MEXICO CITY: Gunmen killed nine women and children in the bloodiest attack on Americans in Mexico for years, prompting US President Donald Trump to offer to help the neighboring country wipe out drug cartels believed to be behind the ambush.
All nine people killed in Monday’s daytime attack at the border of Chihuahua and Sonora belonged to the Mexican-American LeBaron family, members of a breakaway Mormon community that settled in northern Mexico’s hills and plains decades ago. A video posted on social media showed the charred and smoking remains of a vehicle riddled with bullet holes that was apparently carrying the victims on a dirt road when the attack occurred. “This is for the record,” says a male voice speaking English in an American accent, off camera, choking with emotion. “Nita and four of my grandchildren are burnt and shot up.” Reuters could not independently verify the video.
A relative, Julian LeBaron, called the incident a massacre and said some family members were burned alive.
In a text message to Reuters he wrote that four boys, two girls and three women were killed. Several children who fled the attack were lost for hours in the countryside before being found, he said.
He said it was unclear who carried out the attack.
“We don’t know why, though they had received indirect threats. We don’t know who did it,” he told Reuters.
Mexican Security Minister Alfonso Durazo said the nine, traveling in several SUVs, may have been victims of mistaken identity, given the high number of violent confrontations among warring drug gangs in the area.
But the LeBaron extended family has often been in conflict with drug traffickers in Chihuahua and a relative of the victims said the killers surely knew who they were targeting.
“We’ve been here for more than 50 years. There’s no-one who doesn’t know them. Whoever did this was aware. That’s the most terrifying,” said Alex LeBaron, a relative, in one of the villages inhabited by the extended family.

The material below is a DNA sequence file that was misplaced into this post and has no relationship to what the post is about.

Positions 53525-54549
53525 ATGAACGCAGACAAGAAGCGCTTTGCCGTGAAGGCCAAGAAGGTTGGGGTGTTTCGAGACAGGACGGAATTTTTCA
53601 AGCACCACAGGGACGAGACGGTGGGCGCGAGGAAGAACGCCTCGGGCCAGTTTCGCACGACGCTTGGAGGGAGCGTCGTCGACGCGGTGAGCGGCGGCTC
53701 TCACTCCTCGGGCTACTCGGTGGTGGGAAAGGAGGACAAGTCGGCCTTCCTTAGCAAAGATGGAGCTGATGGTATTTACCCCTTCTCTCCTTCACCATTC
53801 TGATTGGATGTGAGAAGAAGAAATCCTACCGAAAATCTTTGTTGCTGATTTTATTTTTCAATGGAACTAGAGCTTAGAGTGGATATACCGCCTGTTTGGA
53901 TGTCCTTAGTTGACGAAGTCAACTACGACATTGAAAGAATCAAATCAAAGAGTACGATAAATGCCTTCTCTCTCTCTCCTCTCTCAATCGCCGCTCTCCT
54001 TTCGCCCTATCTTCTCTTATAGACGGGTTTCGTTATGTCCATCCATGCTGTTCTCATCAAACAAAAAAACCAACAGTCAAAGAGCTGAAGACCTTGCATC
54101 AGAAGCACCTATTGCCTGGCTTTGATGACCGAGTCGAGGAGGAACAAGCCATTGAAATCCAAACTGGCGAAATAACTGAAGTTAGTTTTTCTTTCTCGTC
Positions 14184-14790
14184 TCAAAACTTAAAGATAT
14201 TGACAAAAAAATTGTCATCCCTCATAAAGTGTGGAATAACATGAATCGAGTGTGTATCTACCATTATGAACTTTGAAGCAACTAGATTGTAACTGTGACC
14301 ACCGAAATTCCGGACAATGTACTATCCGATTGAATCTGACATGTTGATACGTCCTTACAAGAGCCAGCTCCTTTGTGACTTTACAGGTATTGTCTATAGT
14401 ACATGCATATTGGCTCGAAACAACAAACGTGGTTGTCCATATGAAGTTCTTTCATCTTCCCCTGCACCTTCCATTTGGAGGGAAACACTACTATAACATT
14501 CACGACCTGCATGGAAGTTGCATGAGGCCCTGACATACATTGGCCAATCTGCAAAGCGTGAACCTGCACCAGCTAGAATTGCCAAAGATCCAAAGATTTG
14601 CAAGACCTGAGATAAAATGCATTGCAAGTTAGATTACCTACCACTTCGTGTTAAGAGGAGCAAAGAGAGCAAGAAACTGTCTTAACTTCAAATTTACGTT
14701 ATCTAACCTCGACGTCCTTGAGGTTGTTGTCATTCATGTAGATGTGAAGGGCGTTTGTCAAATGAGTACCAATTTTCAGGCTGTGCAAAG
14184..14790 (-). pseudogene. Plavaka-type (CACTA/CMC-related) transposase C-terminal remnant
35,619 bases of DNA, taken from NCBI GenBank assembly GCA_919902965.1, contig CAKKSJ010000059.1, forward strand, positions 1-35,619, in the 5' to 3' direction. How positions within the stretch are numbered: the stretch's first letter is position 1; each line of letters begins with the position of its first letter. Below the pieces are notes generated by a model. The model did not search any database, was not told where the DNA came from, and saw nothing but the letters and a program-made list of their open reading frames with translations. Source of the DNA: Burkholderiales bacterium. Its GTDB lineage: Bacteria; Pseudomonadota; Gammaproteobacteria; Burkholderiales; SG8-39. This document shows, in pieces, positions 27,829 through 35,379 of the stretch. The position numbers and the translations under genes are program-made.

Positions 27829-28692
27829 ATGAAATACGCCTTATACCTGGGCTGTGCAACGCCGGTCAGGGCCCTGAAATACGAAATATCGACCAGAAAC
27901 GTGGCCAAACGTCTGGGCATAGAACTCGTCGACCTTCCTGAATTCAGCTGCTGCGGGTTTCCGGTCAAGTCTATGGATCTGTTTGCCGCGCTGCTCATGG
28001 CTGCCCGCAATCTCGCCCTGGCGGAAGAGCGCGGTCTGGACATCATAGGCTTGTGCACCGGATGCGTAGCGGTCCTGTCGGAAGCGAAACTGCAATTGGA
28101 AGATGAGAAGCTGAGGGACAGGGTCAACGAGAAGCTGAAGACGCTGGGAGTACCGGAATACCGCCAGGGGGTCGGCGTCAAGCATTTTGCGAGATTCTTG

He said all of the dead were U.S. citizens, and most also held dual citizenship with Mexico.
Under Trump, the United States and Mexico have often been at odds over trade, the U.S. president’s anti-immigration rhetoric and his plans to build a wall on their common border.
But Trump has praised Lopez Obrador, his Mexican counterpart who took office 11 months ago, for helping to reduce the flow of Central American migrants to the United States.
Trump tweeted that he would await a call from Lopez Obrador, urging him to accept U.S. assistance.
Lopez Obrador said he would call Trump on Tuesday about ways to cooperate on security but rejected what he called any foreign government intervention.
“I’ll speak with President Trump to thank him for his support, and to see if in cooperation agreements there’s the possibility of getting help,” he told a news conference. “I don’t think we need the intervention of a foreign government to deal with these cases,” he added.
Trump wrote on Twitter: “The great new President of Mexico has made this a big issue, but the cartels have become so large and powerful that you sometimes need an army to defeat an army!”
“This is the time for Mexico, with the help of the United States, to wage WAR on the drug cartels and wipe them off the face of the earth,” Trump added. Courtesy Reuters